Jul 7, 2010. 05:37 PM | Likes Like |Link to Comment
  • The Decline of Google [View article]
    wouldnt disagree with what socialista says, but i wonder what he thinks about search in the mobile space? is it as relevant? mobile represents the networking of the social space - there the best search of all is the old fashioned one - word of mouth. check up on mirror neurons and social neuroscience - humans, like other animals are programmed to learn through mimicry, this is why social networking has taken off so quickly. this is why the ipod took off so quickly - ie the fastest way to get to know a stranger is to ask what music they like. Facebook and apple are plugged into this - Google hasnt managed it to the same degree....yet. Google is a great utility when i am sat at a computer, but for the really important stuff - ie connecting with people in a social environment, it doesn't hit my return key.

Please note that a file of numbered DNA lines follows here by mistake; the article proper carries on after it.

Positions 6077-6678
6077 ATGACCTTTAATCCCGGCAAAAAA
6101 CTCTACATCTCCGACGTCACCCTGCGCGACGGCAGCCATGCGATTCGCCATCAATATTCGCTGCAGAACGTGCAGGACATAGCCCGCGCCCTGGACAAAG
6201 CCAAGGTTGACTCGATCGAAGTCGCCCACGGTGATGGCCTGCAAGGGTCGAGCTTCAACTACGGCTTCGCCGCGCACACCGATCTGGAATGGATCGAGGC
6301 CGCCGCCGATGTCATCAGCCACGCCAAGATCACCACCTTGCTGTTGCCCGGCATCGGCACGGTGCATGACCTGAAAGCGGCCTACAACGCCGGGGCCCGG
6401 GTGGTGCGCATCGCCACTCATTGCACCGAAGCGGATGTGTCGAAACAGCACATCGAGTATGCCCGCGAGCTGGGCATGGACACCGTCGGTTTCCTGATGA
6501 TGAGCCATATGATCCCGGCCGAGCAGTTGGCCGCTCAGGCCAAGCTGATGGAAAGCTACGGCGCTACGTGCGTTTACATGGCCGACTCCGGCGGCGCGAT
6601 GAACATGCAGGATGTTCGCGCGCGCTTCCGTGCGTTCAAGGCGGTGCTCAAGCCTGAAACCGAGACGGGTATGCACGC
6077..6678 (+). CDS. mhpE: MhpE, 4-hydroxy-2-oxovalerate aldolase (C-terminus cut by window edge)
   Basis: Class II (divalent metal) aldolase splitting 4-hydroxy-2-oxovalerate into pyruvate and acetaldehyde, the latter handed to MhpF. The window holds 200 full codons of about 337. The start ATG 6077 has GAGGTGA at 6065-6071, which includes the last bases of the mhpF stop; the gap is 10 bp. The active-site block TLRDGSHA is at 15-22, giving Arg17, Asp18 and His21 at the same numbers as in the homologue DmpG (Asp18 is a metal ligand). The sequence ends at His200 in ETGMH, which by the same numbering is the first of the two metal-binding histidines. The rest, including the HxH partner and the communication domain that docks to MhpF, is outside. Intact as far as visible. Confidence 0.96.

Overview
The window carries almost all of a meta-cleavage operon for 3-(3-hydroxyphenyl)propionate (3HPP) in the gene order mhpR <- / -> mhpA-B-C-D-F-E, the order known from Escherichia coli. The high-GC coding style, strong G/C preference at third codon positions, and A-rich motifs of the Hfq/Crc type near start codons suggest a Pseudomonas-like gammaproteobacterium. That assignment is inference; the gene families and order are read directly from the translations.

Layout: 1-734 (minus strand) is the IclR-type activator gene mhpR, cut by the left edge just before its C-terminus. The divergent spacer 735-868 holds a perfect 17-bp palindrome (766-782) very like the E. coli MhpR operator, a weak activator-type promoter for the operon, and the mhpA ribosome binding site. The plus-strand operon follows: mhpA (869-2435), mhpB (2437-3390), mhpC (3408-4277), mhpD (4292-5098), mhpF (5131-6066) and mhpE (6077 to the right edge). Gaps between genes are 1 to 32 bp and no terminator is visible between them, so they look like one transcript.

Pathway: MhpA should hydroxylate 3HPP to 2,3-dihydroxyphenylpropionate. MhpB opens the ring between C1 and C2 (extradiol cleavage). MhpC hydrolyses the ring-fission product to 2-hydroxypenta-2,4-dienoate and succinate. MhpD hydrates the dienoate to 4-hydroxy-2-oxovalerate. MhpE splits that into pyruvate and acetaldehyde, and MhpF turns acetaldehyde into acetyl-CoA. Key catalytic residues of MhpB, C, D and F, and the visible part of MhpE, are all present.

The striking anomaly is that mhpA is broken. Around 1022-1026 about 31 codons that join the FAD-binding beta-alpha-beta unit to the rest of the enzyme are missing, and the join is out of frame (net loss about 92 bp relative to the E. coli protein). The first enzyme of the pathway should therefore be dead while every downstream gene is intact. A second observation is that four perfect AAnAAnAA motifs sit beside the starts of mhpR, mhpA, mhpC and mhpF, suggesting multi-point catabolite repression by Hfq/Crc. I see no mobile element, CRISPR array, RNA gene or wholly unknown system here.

May 18, 2010. 10:40 AM | Likes Like |Link to Comment
  • On Chinese Property and Tech Demand [View article]
    that's a really interesting comment, thanks. Do you think that any western firms, such as UPS or Fedex are plays on internal Chinese expansion?
    May 11, 2010. 03:30 PM | Likes Like |Link to Comment
  • Who Will Be the Coca Cola of the 21st Century? [View article]
    like your comment - interesting stuff. i always used to use: Only Connect, as my moniker, may be now ill change it to Invert, invert
    May 4, 2010. 03:56 AM | Likes Like |Link to Comment